While naturally varying across different colleges (military and religiously oriented schools, for instance, having many more conservative faculty), the distribution Langbert found across departments was fascinating. The only field in which Republicans outnumbered Democrats was engineering, with the skew increasing as you moved from the physical sciences to the social sciences and humanities. Every department of anthropology and communications surveyed were “Republican free.”

This isn’t how it’s always been. In 1984, only 39% of the American professoriate identified as left-leaning, a number that climbed to 72% in 1999. 

So, I’m clearly not alone in having struggled to find a place in the academy. But political skews aren’t exclusive to higher education. And such ideological imbalance is not always a problem. A 2015 review confirmed interesting political leanings across many different kinds of professions — with midwives, taxi drivers, flight attendants, park rangers, pediatricians and architects all more likely to lean left. In contrast, business owners, talk show hosts, engineers and surgeons were more likely to be conservative.

Again, these kinds of leanings may not be all that problematic, especially if there’s enough “viewpoint diversity” to still allow people with different views. It doesn’t matter if your flight attendant is a Democrat or Republican. Where this becomes challenging is where monolithic thought emerges. It is also challenging for people in the public eye. (Remember when Mozilla co-founder Brendan Eich had to resign after he made a donation to support Proposition 8 in California?)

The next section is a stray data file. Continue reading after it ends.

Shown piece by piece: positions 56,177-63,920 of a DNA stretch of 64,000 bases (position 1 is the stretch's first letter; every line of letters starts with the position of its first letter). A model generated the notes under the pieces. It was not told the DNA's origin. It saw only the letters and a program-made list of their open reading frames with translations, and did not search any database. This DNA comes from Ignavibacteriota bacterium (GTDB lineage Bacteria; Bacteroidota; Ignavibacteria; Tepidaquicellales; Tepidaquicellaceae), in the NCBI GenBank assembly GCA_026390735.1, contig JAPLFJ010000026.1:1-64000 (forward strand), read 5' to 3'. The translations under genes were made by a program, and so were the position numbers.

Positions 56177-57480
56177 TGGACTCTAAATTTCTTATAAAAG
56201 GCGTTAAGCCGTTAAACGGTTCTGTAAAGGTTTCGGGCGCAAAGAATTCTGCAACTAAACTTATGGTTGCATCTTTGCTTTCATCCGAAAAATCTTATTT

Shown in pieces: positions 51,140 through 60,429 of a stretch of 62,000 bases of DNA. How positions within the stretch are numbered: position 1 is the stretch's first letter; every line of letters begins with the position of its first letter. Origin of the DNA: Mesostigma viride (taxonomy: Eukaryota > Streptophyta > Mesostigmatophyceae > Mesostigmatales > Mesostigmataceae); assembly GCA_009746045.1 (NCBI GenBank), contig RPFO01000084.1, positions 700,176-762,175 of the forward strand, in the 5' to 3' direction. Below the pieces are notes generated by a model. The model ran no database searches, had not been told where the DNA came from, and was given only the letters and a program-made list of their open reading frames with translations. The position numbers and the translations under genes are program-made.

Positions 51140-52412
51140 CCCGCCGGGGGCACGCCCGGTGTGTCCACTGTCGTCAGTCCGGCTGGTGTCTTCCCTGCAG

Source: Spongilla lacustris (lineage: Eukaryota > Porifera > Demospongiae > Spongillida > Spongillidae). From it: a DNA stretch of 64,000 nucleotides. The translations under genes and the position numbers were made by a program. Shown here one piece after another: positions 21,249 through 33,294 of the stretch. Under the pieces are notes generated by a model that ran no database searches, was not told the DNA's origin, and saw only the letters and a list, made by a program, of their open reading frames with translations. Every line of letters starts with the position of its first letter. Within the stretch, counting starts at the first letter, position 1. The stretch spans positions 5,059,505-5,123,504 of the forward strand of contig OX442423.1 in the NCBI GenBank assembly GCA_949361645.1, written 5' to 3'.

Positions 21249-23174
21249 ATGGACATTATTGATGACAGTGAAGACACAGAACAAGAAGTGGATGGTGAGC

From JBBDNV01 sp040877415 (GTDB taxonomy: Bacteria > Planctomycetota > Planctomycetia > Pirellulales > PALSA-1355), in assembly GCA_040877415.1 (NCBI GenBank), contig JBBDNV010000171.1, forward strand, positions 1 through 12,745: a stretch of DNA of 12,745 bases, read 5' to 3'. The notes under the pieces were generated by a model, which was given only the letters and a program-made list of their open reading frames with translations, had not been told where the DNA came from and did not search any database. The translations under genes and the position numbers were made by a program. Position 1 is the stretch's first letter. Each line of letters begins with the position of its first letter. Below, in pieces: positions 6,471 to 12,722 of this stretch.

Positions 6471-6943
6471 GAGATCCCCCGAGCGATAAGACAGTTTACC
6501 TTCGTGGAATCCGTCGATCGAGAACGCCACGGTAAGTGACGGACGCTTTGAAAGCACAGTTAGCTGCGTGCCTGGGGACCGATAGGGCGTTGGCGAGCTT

If you’re hoping to work in leadership in any profession with a lot of public exposure, be careful about exposing any political leanings. In many circles, the more elite the job, the higher the risk of anti-conservative bias. 

And depending on the profession you’re going for, at least be thoughtful about what you share. A randomized experiment eight years ago found that job seekers whose applications had cues of being the minority partisan affiliations (e.g., conservative in a very liberal area and vice versa) are “statistically less likely to obtain a callback than candidates without any partisan affiliation.” The authors concluded that people may “sometimes place themselves at a disadvantage by including partisan cues on their resumes.”

Which brings us back to Sasse, who has been deemed unfit to serve by the loudest and angriest activists on his campus.

When a classically liberal friend of mine, a respected civic leader in Florida’s capital, found out about the controversy, she said, “These folks have zero credibility if they think — of all people — Ben Sasse is a threat.”

The good news is if leaders stand up against the kind of bullying we’re seeing from the activist class, statistics confirm that coercive canceling efforts become less and less likely.  It’s kind of like responding to a 2-year-old’s tantrum by giving them what they want. Don’t be surprised if the tantrums get worse.

So ignore the bluster. Sasse would make a fantastic President Sasse. And good-hearted liberals can disagree with good-hearted conservatives on many important things while still seeking the full truth together. Let’s not ever give up on a world where that beautiful collaboration is still possible.

Jacob Hess is the editor of Public Square Magazine and served on the board of the National Coalition of Dialogue and Deliberation. He has worked to promote liberal-conservative understanding since the publication of “You’re Not as Crazy as I Thought (But You’re Still Wrong)” with Phil Neisser. With Carrie Skarda, Kyle Anderson and Ty Mansfield, Hess also authored “The Power of Stillness: Mindful Living for Latter-day Saints.”